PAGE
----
Lecture 17 -Receptors & G-proteins

Switching states 3 main areas of g protein change

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Switching States 3 main areas of G-protein change conformation: Switch I: Moves closer to Guanine when active, Thr177 H-bonds to the γ -phosphate of GTP Switch II: α -helix 2 rotates so G199 can H- bond to γ -phosphate, which pulls β -strand 3 away from β -strand 1 and toward β -strand 2. This breaks old hydrogen bonds and makes new ones. Switch III: interacts with switch II which propagates its structural changes to it.
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Switch I
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Switch II
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Switch III
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Mechanism of Hydrolysis General idea: generate OH - to attack γ -phosphate Have to neutralize the negative charge on the phosphate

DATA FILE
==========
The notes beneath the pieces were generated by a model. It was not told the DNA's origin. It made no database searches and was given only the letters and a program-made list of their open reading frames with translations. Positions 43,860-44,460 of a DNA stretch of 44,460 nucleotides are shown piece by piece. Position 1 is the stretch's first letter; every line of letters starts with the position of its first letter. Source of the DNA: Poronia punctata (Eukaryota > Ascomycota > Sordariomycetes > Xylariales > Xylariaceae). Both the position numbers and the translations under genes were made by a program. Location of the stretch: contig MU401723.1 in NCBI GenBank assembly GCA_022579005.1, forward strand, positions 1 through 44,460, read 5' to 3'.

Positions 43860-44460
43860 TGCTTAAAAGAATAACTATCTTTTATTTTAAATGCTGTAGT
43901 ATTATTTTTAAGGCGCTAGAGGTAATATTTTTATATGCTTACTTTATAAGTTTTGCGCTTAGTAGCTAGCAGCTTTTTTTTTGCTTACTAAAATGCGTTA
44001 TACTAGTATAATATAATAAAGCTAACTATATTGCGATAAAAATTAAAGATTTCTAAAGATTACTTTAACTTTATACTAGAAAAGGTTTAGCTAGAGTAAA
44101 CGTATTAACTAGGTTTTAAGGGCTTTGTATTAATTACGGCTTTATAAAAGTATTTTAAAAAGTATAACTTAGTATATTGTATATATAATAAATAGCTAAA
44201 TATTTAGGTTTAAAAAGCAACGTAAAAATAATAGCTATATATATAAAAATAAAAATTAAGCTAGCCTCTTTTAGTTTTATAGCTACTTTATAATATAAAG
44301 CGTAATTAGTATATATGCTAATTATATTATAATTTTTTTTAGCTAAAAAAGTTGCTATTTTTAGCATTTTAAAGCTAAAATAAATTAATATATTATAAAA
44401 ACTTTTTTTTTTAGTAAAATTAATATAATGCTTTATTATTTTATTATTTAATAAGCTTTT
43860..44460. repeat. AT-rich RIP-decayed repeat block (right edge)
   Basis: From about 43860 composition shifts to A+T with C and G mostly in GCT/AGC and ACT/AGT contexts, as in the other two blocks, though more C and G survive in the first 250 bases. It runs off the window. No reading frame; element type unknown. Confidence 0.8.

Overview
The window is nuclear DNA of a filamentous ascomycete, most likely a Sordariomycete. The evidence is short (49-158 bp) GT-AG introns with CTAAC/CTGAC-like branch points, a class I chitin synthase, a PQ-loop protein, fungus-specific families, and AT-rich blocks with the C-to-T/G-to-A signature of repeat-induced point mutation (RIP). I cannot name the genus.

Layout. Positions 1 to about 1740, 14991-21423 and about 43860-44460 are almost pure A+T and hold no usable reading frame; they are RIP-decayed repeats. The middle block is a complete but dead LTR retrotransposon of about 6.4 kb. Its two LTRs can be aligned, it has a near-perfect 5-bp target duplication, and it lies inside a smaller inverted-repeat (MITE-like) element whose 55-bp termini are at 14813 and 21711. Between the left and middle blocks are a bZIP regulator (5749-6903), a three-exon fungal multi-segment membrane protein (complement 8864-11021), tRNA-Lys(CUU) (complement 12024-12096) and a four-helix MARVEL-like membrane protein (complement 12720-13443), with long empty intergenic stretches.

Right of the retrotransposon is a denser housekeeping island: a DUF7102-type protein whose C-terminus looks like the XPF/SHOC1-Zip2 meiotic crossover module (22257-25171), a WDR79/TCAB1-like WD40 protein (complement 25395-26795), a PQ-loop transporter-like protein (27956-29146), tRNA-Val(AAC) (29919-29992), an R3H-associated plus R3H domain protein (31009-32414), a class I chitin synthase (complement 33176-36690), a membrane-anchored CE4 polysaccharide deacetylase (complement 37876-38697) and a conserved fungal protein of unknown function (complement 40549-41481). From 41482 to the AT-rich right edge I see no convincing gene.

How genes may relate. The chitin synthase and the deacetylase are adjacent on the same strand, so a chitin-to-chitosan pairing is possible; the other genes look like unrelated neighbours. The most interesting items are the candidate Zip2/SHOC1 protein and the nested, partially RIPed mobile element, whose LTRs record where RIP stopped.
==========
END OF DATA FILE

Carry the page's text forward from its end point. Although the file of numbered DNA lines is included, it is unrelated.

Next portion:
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Model
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The odd case of Ras Ras lacks the Arg that stabilizes the negative charge on the phosphate! Ras is very very slow at hydrolyzing GTP —is this why? Ras GTPase activating protein (GAP) supplies the necessary Arg residue and speeds up the reaction nearly 100,000 fold
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Why is all this important? Ras is a signalling molecule activated by various receptors in different pathways, including cell growth signals. Ras is mutated in 25% of human tumors Mutations inactivate the GTP hydrolysis step, thereby keeping Ras switched “on”—and thus Ras keeps on stimulating cells to divide.
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What G-proteins can Do Source: Molecular Biology of the Cell, fourth ed. 2002
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The G-protein Cycle GTP form = active GDP form = inactive  activated  α -subunit  hydrolyzes GTP to GDP  special proteins help GTP  hydrolysis (Regulators of G- protein Signaling, RGS)   α  and  βγ  subunits re- assemble into inactive form
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  • Spring '09
  • BUEHLER
  • Tyrosine kinase modules, Transduction Molecular  Switches, inactive GDP­bound form, cross­ phosphorylation. Phosphorylated

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